Most jurisdictions also require that a detached ADU be less than 16 feet high, and that it must have rear and side setbacks of at least 4 feet each. On the other hand, an attached ADU can be as tall as the primary residence, and naturally, does not require any setbacks. An attached ADU might be a good idea if your lot is relatively small, as it will maximize lot coverage by eliminating the need for any setbacks.

This is important because the size of an ADU affects everything from the market price of the property and the potential rental income to the possible uses of the structure. Moreover, some of the fixed costs of construction remain the same, regardless of the size of the ADU. So the size of your ADU could have a significant impact on how much return on investment you can realistically expect.

2. Construction Costs

In terms of the cost of construction, there is a significant difference between attached and detached ADUs. In general, detached ADUs are much more expensive to build than the ones that are attached to the primary residence.

For instance, a detached, one-story ADU in an urban area in California might cost anywhere between $300K-400K. Since detached ADUs are usually built from scratch – with no pre-existing foundation or other support structure – they cost as much as a small, independent house.

On the other hand, building an attached ADU on the same plot of land will probably cost you between $200K-350K. Attached ADUs are cheaper because they share one or more walls with the primary residence. Often, they are built on an existing foundation.

Since they do not need to be constructed from scratch, they also require less by way of raw construction materials. Due to the reduced requirement of materials and labor, attached ADUs are the more affordable option.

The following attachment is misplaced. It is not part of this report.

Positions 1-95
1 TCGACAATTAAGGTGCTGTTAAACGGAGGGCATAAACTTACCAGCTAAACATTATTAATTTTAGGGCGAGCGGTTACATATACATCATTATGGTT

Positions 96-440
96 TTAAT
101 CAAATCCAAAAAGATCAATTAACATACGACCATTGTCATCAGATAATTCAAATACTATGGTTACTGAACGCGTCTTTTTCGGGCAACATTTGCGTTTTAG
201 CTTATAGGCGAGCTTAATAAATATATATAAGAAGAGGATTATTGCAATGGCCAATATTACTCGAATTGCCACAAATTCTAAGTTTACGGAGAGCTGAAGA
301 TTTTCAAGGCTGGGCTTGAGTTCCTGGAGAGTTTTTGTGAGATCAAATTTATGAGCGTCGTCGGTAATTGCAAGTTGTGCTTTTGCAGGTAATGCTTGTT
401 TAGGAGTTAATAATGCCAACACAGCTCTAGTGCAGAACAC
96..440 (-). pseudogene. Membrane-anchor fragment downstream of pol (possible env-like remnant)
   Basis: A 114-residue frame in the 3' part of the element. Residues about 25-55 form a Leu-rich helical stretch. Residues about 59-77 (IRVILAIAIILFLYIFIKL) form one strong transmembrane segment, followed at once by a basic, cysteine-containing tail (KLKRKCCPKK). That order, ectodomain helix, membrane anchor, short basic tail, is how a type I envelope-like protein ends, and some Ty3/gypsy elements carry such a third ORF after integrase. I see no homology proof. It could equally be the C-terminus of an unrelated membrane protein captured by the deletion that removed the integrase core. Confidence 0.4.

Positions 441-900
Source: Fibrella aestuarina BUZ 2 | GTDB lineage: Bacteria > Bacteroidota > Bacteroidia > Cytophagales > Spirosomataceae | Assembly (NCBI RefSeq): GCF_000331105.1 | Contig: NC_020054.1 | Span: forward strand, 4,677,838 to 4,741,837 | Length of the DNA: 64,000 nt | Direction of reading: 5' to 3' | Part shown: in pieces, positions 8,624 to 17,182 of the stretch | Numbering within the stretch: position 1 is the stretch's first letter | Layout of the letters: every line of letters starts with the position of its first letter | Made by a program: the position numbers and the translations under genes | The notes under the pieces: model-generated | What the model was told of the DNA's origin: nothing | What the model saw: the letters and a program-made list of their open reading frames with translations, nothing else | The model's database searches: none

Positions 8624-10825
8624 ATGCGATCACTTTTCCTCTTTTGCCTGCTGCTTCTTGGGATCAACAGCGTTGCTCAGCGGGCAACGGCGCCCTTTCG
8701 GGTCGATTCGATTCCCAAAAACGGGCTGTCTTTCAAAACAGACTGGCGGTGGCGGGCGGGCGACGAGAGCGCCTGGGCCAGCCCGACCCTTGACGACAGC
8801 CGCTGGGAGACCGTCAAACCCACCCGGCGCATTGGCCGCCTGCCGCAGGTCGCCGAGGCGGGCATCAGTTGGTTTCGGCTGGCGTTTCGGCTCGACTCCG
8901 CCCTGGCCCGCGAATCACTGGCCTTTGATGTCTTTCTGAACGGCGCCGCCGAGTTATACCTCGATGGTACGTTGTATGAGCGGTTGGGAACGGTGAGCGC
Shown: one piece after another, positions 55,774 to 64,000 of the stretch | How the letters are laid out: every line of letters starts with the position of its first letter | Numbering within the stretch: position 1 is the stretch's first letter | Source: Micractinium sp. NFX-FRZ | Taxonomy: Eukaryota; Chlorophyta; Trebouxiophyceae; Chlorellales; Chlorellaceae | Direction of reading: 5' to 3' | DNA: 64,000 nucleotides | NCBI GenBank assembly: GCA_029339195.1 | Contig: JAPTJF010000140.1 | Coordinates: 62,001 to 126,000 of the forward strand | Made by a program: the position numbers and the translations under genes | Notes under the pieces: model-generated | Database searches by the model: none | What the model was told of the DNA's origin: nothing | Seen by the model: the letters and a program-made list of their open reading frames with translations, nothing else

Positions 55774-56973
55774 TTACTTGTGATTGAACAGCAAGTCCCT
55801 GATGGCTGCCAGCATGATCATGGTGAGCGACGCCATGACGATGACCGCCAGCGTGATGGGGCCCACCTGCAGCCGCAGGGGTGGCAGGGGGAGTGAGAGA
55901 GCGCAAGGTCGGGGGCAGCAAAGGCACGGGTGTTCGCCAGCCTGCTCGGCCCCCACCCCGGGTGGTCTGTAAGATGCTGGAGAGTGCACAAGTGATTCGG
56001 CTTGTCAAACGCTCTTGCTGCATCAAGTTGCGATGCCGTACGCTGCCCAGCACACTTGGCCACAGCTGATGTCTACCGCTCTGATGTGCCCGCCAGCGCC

A two-story addition being constructed on an existing home. Attached ADUs can be added on.
Adding on to a house will almost always be more affordable than building a second structure.

The cost of an attached ADU may fall further if it is located in a finished attic or basement of the primary residence. To outside observers, such an ADU may not look like a separate housing unit. However, if it has a kitchen, bathroom, bedroom, and a separate entrance, then it would meet the requirements for being legally recognized as an attached ADU.

(One way to create separate entryways for a basement or attic ADU is to have a common mudroom area that forks off into two separate entrances, one leading to the ADU and the other to the primary living area.)

3. Potential Rental Earnings

You will most probably earn a higher rental income from a detached ADU than an attached one. The reason for this is twofold.

  1. Detached ADUs are typically larger, since they are not limited to being only half the size of the primary residence. Renting out a larger living space automatically means that you can charge a higher amount in rent.
  2. A detached ADU offers much greater privacy to the tenant. You can create more separation between the detached ADU and the main house by using shrubs (or a fence) to cordon off the part of the yard where the detached ADU is located.

The larger living space and the added privacy ensure that homeowners can charge more for detached ADUs. For instance, in Portland, Oregon, a 750-square-foot attached ADU, located in the basement of a single-family home, will probably fetch you about $1,200/month in rent. On the other hand, a detached, two-bedroom ADU in the same location would command no less than $2,000/month in rent.

However, you need to remember that the actual amount of rent you receive is not your ROI. Building and maintaining a detached ADU involves various expenses that you wouldn’t need to worry about with an attached unit.

Apart from being more expensive to construct, a detached ADU also needs some heavy-duty appliances like a water heater and a furnace. Separate utility hookups and sewer systems also add to the cost of owning and operating a detached ADU.

After the upkeep costs and utility fees, you can expect to make a net income of about $850 per month from your two-bedroom detached ADU. The net monthly income from an attached ADU, if it is rented out, might be around $500. (These numbers are just examples—they will vary widely depending on the location, size, and design of your property.) (Further reading: How Much Can You Rent Out Your ADU For?)